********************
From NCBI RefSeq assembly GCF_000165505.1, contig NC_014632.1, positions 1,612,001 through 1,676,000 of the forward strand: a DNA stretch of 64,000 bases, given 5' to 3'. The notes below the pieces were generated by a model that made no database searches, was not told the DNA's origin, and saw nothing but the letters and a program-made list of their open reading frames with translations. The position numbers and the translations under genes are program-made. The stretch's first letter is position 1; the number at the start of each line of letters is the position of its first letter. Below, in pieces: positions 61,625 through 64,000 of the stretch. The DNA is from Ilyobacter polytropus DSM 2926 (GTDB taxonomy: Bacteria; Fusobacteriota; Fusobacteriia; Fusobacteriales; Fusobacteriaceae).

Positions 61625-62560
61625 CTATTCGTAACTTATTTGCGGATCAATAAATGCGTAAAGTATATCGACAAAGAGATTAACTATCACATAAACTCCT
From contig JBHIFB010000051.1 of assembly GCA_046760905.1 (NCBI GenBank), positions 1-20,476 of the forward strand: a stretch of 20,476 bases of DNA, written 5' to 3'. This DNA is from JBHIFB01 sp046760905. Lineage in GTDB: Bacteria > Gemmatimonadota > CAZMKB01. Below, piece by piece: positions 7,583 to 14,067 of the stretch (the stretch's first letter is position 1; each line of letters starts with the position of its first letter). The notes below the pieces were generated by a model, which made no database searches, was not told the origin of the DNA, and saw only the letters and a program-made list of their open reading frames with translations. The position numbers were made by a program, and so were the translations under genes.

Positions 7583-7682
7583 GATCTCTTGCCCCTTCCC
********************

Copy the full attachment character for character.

From NCBI RefSeq assembly GCF_000165505.1, contig NC_014632.1, positions 1,612,001 through 1,676,000 of the forward strand: a DNA stretch of 64,000 bases, given 5' to 3'. The notes below the pieces were generated by a model that made no database searches, was not told the DNA's origin, and saw nothing but the letters and a program-made list of their open reading frames with translations. The position numbers and the translations under genes are program-made. The stretch's first letter is position 1; the number at the start of each line of letters is the position of its first letter. Below, in pieces: positions 61,625 through 64,000 of the stretch. The DNA is from Ilyobacter polytropus DSM 2926 (GTDB taxonomy: Bacteria; Fusobacteriota; Fusobacteriia; Fusobacteriales; Fusobacteriaceae).

Positions 61625-62560
61625 CTATTCGTAACTTATTTGCGGATCAATAAATGCGTAAAGTATATCGACAAAGAGATTAACTATCACATAAACTCCT
From contig JBHIFB010000051.1 of assembly GCA_046760905.1 (NCBI GenBank), positions 1-20,476 of the forward strand: a stretch of 20,476 bases of DNA, written 5' to 3'. This DNA is from JBHIFB01 sp046760905. Lineage in GTDB: Bacteria > Gemmatimonadota > CAZMKB01. Below, piece by piece: positions 7,583 to 14,067 of the stretch (the stretch's first letter is position 1; each line of letters starts with the position of its first letter). The notes below the pieces were generated by a model, which made no database searches, was not told the origin of the DNA, and saw only the letters and a program-made list of their open reading frames with translations. The position numbers were made by a program, and so were the translations under genes.

Positions 7583-7682
7583 GATCTCTTGCCCCTTCCC